28 thoughts on “City Palace, Udaipur”
What a beautiful city and the colors are too good. I passed from Udaipur in car a few years ago but was in too much of a hurry to stop and see… 🙁
Prasad I am sure there will be a next time.
Lucky you! But I think City Palace interiors don’t look that great. It looks beautiful from outside settled peacefully on Lake Pichola. I think it’s high price is just too much of hype for nothing.
Renuka, I just ran through the place but I admit I was really surprised by the camera fee. Not that it personally mattered to me but it just felt high.
Udaipur is an amazing place to visit. I often wonder about the high-tech architecture of those times that has passed the acid test of time…
I agree Maniparna they used to built things that would last!
The best part is they allow photography unlike the Mysore palace.
Great shots Mridula.
Oh so they don’t allow cameras in Mysore Palace! For me it is always difficult yo enjoy the places that don’t allow photography.
Beautiful images of the palace.
Thank you Rajesh.
Wow – what a beautiful place! That second photo is stunning.
Thank you Lady Fi.
This article is awesome with beautiful photos. Thanks for sharing
Thank you Swapnil.
Awesome place and great photos.
Thank you Rupam.
The beautiful pictures took me there! I was there almost 25 years ago, your post makes me feel like going back once more.
I too had visited the place about 14 years before. And yet it feels the same!
You are lucky to have found the corridors with less number of living heads, when i visited people going for Ram Devra mela in Jaisalmer gave me company and ruined my all shots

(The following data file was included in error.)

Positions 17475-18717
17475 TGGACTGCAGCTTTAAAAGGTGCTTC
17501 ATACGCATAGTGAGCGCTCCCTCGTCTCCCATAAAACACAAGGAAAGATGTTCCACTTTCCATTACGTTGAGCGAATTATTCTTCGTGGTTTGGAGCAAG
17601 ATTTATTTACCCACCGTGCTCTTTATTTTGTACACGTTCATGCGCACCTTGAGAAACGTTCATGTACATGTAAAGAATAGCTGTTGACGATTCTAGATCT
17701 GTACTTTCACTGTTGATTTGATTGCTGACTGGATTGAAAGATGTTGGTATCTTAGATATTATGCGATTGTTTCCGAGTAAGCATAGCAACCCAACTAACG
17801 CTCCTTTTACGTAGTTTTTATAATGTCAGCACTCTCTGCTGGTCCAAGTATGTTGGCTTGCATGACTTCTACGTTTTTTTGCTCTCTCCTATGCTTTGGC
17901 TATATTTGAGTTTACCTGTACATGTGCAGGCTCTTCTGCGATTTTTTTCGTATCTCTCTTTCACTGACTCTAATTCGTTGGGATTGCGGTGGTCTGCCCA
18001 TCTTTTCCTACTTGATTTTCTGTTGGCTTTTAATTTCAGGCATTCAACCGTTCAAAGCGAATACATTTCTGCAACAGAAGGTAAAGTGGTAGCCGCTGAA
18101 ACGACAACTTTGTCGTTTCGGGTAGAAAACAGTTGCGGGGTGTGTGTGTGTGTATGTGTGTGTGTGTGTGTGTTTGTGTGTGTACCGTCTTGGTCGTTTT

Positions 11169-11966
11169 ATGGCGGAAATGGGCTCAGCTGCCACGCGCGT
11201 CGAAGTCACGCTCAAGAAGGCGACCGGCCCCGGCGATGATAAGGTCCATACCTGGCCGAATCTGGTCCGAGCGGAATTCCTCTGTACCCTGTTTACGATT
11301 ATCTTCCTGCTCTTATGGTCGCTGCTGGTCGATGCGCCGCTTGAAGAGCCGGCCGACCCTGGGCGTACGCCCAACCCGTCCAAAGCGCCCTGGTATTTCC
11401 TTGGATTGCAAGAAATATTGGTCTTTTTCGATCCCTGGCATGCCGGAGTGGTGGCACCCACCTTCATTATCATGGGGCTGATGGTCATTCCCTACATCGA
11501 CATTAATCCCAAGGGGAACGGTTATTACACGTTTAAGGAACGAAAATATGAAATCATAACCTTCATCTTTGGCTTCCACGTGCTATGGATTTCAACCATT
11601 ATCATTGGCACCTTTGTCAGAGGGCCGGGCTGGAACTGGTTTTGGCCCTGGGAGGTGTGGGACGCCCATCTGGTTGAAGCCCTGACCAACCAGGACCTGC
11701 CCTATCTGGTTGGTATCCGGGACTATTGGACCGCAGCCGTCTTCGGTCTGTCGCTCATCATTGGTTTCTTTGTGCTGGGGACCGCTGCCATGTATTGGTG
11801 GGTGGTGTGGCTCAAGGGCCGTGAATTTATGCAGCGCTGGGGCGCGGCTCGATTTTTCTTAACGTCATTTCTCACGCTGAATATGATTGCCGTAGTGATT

The pleasures of living in India Tarun 😀
Awesome pics and an even beautiful city.
I would like to visit Udaipur once. Its long pending on my list of places to visit.
Thanks for the post Mridula.
That’s some beautiful architecture. Looks really lovely, I think I need to update my to visit list 🙂
We are planning a trip to Udaipur for the longest time…hope this year we can make it!!
200 rupees is high enough and the one other place I was asked this fees was our very own jama masjid.. Like you I simply did not take it well !!
I have been to this place and more than the palace, I really liked Udaipur. Its a beautiful and very romantic city.
I thought the 200 rs was completely ridiculous. Actually, I found the tour to be just a little boring compared to some other places in Rajasthan, but you don’t know until you try!
I have been to udaipur and as you say its beautiful , but it was a long time back and seeing the pics I want ot do it all over again ..
I see and travel the world through your blog…its lovely 🙂 Lovely pictures…and the place is so beautifully maintained. and that corridor…like you said. totally beckons one to sit and read 🙂
I really love the tinted glass and those elegant arches. It’s been such a long time since I visited Udaipur. Time to pay it another visit.